No matter how tortured the investment environment becomes, there is always a bull market to be found somewhere if you look really, really hard. This week the stampede of winning funds was made up of those that play the short side of the market.
As fear of a U.S. recession spread across the country and around the world, the
Dow Jones Industrial Average
slipped 5.4%, the
gave up 6.1% and the
lost 5.7% for the week ended Jan. 17.
Meanwhile, the average inverse fund we track gained 11.46%. An aggregate score that high is a result of the leverage employed by many of these inverse funds.
Never before have we produced a best-performing list with such large, across-the-board gains. One-week returns like these would make a respectable year. Topping the list is
UltraShort FTSE/Xinhua China 25 ProShares
, a new exchange-traded fund that bets against Hong Kong and mainland Chinese stocks with 200% leverage. It returned 38.4%.
Three of the fund's holdings contributing the most 'bang for the renminbi' are
China COSCO Holdings
, plunging 25%;
China Merchants Holdings International
slashed 16%; and
Aluminum Corp. of China
, losing 14%. The first two companies are in the container shipping business. Lower U.S. retail sales cut projections of China-to-U.S. shipping demand. Aluminum Corp. of China is suffering from rising costs of electricity & bauxite, the main two raw materials needed to make aluminum.
The next two spots on the best-performing inverse fund list are held by two funds betting against emerging markets indices with 200% leverage. The
ProFunds UltraShort Emerging Markets (UVPIX), up 29%; and the
Direxion Emerging Markets Bear 2X Fund (DXESX), up 29%; caught the reversal of one of last year's hottest investment sectors.
In fourth place, the
ProFunds Ultra Short Japan ProFund (UKPIX) advanced 17.75% by tracking twice the inverse performance oft Japan's Nikkei 225 Stock Average.
J Front Retailing
, a fund holding, sank 23% on the back of data showing overall Tokyo department stores sales for December shrank 1.6%. The engineering company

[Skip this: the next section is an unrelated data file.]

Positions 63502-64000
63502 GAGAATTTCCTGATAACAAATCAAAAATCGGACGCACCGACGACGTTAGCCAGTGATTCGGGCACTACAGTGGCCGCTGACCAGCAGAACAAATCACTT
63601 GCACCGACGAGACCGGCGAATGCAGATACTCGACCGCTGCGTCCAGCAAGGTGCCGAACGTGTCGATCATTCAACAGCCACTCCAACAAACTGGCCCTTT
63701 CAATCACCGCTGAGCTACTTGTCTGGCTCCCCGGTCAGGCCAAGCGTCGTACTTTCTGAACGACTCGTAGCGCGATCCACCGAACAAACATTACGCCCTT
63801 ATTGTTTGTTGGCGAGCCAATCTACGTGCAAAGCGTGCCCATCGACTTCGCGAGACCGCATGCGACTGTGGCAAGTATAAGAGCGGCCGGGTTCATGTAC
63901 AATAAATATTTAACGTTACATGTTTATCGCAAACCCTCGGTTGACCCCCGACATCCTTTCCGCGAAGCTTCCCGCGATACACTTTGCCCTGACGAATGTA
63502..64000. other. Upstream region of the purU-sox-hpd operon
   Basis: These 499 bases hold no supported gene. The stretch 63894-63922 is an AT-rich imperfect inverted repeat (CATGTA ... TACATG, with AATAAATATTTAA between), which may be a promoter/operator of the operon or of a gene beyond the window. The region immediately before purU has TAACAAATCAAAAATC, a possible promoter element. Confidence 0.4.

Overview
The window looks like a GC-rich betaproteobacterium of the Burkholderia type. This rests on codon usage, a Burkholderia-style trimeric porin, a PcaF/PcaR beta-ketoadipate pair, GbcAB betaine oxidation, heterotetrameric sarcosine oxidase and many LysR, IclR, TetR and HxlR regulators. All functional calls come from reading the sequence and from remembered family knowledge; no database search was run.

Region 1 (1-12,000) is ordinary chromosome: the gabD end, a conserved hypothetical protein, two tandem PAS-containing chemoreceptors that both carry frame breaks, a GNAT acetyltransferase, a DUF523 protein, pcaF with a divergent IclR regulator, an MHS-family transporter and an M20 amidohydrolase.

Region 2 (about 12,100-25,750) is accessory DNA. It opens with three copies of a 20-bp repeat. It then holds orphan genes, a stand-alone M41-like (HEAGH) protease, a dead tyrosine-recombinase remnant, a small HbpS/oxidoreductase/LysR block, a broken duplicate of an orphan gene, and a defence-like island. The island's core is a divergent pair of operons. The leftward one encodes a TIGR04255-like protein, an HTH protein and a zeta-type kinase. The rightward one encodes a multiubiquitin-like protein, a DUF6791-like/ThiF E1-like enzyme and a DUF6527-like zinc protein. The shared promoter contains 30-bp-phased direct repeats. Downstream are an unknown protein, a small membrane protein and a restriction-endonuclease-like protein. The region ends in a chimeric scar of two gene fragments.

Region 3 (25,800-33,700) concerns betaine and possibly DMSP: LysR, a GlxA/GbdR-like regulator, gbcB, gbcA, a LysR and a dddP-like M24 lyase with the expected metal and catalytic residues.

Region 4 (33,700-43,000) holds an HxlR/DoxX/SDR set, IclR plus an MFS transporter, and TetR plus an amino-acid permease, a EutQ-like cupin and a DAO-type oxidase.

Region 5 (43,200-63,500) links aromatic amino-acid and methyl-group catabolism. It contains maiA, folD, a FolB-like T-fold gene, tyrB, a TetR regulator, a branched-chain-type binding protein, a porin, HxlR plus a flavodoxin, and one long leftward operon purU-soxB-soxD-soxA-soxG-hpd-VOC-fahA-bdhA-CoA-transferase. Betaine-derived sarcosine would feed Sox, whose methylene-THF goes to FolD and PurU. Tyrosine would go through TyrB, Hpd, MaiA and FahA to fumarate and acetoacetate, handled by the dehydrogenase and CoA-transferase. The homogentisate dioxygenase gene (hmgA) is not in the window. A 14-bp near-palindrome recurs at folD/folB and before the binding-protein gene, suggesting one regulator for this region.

, another holding, fell 18%, hurt by weak November Japanese machine order and industrial production reports.
In fifth place, the
Direxion S&P 500 Bear 2.5X Fund (DXSSX) turned the S&P 500's negative 6.1% performance into a positive 17% return using 250% negative leverage. Two bond insurers in the index,
AMBAC Financial Group
, were taken out to the woodshed and chopped down by 68% and 35% respectively on the possibility of losing their triple-A ratings.
Another fund constituent that is having a hard time navigating this economic landscape is
Harman International Industries
,which heading downhill by 45%. The company's earnings forecasts have been reduced due to contracting prices for the navigation devices it makes.
here for an explanation of our ratings.
Real estate is continuing the slide I wrote about
last week. However, the 3.24% return of
ProFunds Short Real Estate ProFund (SRPIX) looks puny compared with the other reverse index funds. It was the worst-performing fund in the group.
Coming in third was the
Short SmallCap600 ProShares
. Contributing to its 5.2% gain were
California Pizza Kitchen
, down 29%;
, down 28%; and
Steak N Shake
, down 26%.
As for the DOG's of the
Short Dow30 ProShares
was off 14%,
off 11% and
off 11%, barked the loudest this week.
here for an explanation of our ratings.
On Friday, President Bush announced his stimulus plan to inject a sliver of hope back into the economy. His "economic growth" package calls for a total matching 1% of gross domestic product to be advanced to businesses who make new investments and to individuals for immediate spending in 2008.
The details of the plan are yet to be negotiated between Treasury Secretary Hank Paulson and the U.S. Congress. Early speculation is that the plan may include accelerated depreciation on new equipment and software purchases for businesses and tax rebate payments of $800 to individuals and $1600 to families. If both parts of the plan result in higher taxes next year, we will just be stealing from the future to save the present. The market didn't buy the plan, sinking further by midsession.
Kevin Baker became the senior financial analyst for TSC Ratings upon the August 2006 acquisition of Weiss Ratings by TheStreet.com, covering mutual funds. He joined the Weiss Group in 1997 as a banking and brokerage analyst. In 1999, he created the Weiss Group's first ratings to gauge the level of risk in U.S. equities. Baker received a B.S. degree in management from Rensselaer Polytechnic Institute and an M.B.A. with a finance specialization from Nova Southeastern University.